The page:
Apps for Android
Apps and applications for the operating system, Android, are written in Java. The integrated development environment (IDE), Android Studio and the Java Development Kit from Oracle, as well as a firm understanding of some necessary basic skills, is all that’s needed to develop a diverse range of different app types.
Learn to code online
Whether you’re applying for the job or sitting at the helm of your very own startup: today, programming skills are a significant bonus for anyone working in the online sector. Luckily for those who are less experienced, there are online resources available for getting a quick, straightforward introduction to the IT world. Online courses have become a popular go-to solution for those aiming to learn how to code.
Code Academy: learn to code for free
The online learning platform, Udemy, offers over 40,000 online courses—from photography to design. IT, software, and programming are also covered, some for free, and some fee-based. For example, the site features a free introduction to Java, HTML5, or PHP. Other programming languages, courses on mobile apps, and e-commerce are unlocked in exchange for a fee. Another practical aspect: they also offer a programming course for entrepreneurs.
- Language: English, other languages are available as well
- Prerequisites: varies depending on the course; ranges from total beginners to some required experience
- Cost: free courses, and fee-based course starting at approximately €15.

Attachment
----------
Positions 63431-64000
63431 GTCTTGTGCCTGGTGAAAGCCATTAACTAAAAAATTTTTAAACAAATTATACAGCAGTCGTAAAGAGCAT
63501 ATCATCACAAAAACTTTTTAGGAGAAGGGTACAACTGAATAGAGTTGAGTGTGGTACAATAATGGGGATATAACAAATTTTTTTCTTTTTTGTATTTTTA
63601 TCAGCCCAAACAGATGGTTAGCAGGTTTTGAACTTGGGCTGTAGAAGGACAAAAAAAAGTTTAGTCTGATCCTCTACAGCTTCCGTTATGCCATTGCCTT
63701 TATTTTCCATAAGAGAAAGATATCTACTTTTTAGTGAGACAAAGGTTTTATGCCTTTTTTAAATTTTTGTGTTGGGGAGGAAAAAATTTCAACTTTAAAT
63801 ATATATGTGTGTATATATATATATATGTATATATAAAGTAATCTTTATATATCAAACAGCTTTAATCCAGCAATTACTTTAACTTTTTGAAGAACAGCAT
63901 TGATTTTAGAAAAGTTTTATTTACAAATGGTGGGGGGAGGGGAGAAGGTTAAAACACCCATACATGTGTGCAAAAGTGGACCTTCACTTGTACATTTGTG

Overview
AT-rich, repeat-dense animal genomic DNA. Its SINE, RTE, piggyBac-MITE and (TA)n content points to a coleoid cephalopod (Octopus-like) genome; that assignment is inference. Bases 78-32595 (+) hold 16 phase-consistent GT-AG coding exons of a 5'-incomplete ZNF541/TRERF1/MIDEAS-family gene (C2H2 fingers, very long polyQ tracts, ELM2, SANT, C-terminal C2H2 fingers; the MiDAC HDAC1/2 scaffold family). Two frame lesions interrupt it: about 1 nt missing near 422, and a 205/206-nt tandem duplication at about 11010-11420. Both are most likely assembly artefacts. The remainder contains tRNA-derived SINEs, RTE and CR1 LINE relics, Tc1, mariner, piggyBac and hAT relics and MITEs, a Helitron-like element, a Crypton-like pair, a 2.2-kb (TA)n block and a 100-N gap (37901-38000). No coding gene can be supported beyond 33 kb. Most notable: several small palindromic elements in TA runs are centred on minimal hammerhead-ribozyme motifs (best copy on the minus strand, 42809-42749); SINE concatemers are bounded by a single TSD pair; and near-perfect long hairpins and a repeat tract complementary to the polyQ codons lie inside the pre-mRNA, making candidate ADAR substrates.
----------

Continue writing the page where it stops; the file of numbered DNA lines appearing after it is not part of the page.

Code.org is an online portal designed specifically for those starting with absolutely no prior knowledge to programming. There’s a wide range of playful tutorials that are based on popular online games, like Angry Birds. Code.org aims first and foremost to hammer home the basic logic of programming. Code.org is available in many languages. Users can expect small games and tasks to aid them along their way as they make progress.
- Language: English
- Prerequisites: for total rookies
- Cost: free of charge
Plenty of support from the get-go
Once it’s clear which programming and scripting languages best suit your needs, you won’t be left struggling trying to figure out what to do from there, as the internet is chock full of online tutorials and other helpful resources. And aside from owning a PC that’s equipped with a suitable editor, the remaining cost factors are also generally more than manageable.
There are many editors to choose from, and Notepad++ is a popular choice for Windows users as is BBEdit. Mac users, on the other hand, tend to gravitate towards TextMate. The editor, Sublime Text has proven itself among both Mac and Windows users. For languages like Java or C, a compiler that already includes an IDE is often your best bet (examples include: Eclipse, NetBeans, Visual Studie, or X-Code).
Online courses are both practical and popular, but it’s always worth having a look at what options are available at your local University or community college. Even in today’s digitised world, learning things the old way, live and in 3D, can sometimes be the difference between gaining a few skills and making a real breakthrough into the topic.